Above: Ron Bouchard’s
interpretation of Fred
Randall’s Golden Era
60 biplane sits framed
on his workbench.
Want one of your own?
Plans number 1025 is
available from the AMA
Left: Note the
simulated Venturi tube
that acts as a handle
for opening the battery
Peter Hosek built this jig for gluing scarf joints based on a column in the
June 2014 issue of Model Aviation.
Sharing the love
It is always great to hear from people who read this column. I like seeing what you are up to and sharing it with other eaders.
Ron Bouchard wrote to share with us his latest winter
project, Fred Randall’s Golden Era 60 biplane. This beauty
was originally featured in the February 2009 issue of Model
Aviation, and the plans are available through the AMA Plans
Service as plans number 1025. I believe Ron started with a
laser-cut kit from Creative Hobbies.
“I had hoped to have it completed by the NEAT [Northeast
Electric Aircraft Technology] Fair, but that is looking further
and further from reality at this point. Maybe next year, unless
some miracle takes place between now and then, but my
honey-do list keeps getting in the way!
“My version will be electric, powered by an Atlas 4030/12
60-size motor, with a 100 [amp] ESC and power from a 5S
4,000 mAh pack. The upper wing measures 55. 25 inches
and the lower 49. 25 inches. The weight as you see it now
is 6. 5 [pounds] with the motor, ESC, and battery pack all
“In Fred’s article, he said his inspiration for the model was
the Knight Twister, a picture of which he first saw in an Air
Trails magazine back in 1938, when he was a kid. With that in
mind, my pilot bust will need to be larger. I never realized how
small that plane was until I searched it on Google.”
Ron, thanks so much for sharing your model with us! This is
a popular design that has a lot of appeal for Golden Age fans.
Your project clearly exemplifies the enjoyment garnered while
building your own model and the opportunity that adding a
little creativity offers.
Your electric conversion is intriguing and I look forward to
seeing it at the NEAT Fair, if not this year, then next year. It
looks like it is coming along nicely and as long as you’re having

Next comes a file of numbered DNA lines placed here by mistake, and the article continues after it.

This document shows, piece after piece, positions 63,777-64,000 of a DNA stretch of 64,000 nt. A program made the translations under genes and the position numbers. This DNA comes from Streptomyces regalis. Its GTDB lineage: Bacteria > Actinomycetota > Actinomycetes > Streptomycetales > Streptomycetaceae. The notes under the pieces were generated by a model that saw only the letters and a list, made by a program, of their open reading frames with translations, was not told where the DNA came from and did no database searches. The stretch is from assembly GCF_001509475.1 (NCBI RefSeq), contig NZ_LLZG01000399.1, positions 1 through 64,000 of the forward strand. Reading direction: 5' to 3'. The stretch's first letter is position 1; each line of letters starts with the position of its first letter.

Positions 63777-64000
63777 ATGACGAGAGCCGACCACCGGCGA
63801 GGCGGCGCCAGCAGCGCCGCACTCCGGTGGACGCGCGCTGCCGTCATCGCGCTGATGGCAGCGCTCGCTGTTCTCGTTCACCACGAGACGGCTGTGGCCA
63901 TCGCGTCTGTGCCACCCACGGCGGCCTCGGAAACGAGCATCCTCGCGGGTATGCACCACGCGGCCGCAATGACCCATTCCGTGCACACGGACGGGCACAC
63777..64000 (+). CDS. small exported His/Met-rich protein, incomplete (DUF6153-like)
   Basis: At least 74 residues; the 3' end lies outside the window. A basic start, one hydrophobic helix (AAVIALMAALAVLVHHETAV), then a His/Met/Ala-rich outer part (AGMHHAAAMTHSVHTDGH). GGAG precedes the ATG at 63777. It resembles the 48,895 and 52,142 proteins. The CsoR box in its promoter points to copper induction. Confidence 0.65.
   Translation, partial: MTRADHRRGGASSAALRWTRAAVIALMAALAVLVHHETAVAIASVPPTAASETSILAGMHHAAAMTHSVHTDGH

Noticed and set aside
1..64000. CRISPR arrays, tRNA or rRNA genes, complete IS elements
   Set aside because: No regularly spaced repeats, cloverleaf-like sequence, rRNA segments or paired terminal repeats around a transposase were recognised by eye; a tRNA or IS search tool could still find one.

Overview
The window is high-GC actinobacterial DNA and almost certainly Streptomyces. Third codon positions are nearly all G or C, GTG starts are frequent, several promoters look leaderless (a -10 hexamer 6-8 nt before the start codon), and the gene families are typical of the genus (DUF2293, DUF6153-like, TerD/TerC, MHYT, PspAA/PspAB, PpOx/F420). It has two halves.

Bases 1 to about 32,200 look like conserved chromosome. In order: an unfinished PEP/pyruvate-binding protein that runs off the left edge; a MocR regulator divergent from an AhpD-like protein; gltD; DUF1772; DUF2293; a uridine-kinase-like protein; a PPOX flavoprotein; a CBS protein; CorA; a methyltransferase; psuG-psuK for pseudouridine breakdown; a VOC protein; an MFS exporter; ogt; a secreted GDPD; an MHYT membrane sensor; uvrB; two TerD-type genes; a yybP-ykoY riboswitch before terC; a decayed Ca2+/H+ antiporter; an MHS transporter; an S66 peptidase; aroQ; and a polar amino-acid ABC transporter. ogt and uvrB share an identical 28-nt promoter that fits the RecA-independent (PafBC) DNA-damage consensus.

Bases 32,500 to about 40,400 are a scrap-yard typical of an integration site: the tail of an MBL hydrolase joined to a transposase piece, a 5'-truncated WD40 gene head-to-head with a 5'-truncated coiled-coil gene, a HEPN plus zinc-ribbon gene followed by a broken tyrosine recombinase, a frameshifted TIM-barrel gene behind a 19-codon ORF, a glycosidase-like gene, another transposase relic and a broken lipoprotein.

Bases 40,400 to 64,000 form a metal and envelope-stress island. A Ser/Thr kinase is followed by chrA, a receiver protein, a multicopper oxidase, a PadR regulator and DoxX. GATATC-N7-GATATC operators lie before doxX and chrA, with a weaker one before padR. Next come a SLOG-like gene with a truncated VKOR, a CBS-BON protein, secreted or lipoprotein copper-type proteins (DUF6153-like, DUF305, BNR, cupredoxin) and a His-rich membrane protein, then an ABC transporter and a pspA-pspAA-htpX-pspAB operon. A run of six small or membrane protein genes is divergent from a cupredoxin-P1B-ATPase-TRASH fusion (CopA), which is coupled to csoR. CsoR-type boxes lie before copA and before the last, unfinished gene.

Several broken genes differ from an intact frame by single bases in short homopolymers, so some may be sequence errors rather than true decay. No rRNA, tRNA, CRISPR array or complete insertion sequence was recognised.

fun in the workshop, it doesn’t really matter when it flies.
I especially like Ron’s battery hatch. That is a nice, neat
cutout, and the use of the Venturi as a handle is a nice touch!
Presumably Ron is planning a magnetic catch for the cover
plate, which should work out well given the lack of vibration
with an electric power system. It’s the little details such as this
that set a personal project apart from mass-produced models.
Jordan Segal wrote to thank me for my column in the
January 2015 Model Aviation. He had been looking for a small
milling vise to complement a small mill he purchased a couple
of years ago, and had forgotten about checking Sherline. That’s
nice to hear because I use my Sherline equipment all the time
and I think it is an ideal size for most of our machining needs.
Being able to easily move and store tools under the workbench
if needed is a huge bonus for workshops with limited space.
Although a few of my friends chided me for my scarf-joint jig (in the June 2014 issue), I heard from Peter Hosek,
who sketched and built his own version and reports that it is
working flawlessly. We went back and forth a few times via
email as I helped him with a few questions, so it was nice to
see that he was successful in his efforts.
I have found that while dedicated to just a single building
task, I do tend to use this tool quite frequently. I expect that
Peter will find the same.
92 Model Aviation SEP TEMBER 2015 www.ModelAviation.com
AROUND THE PATCH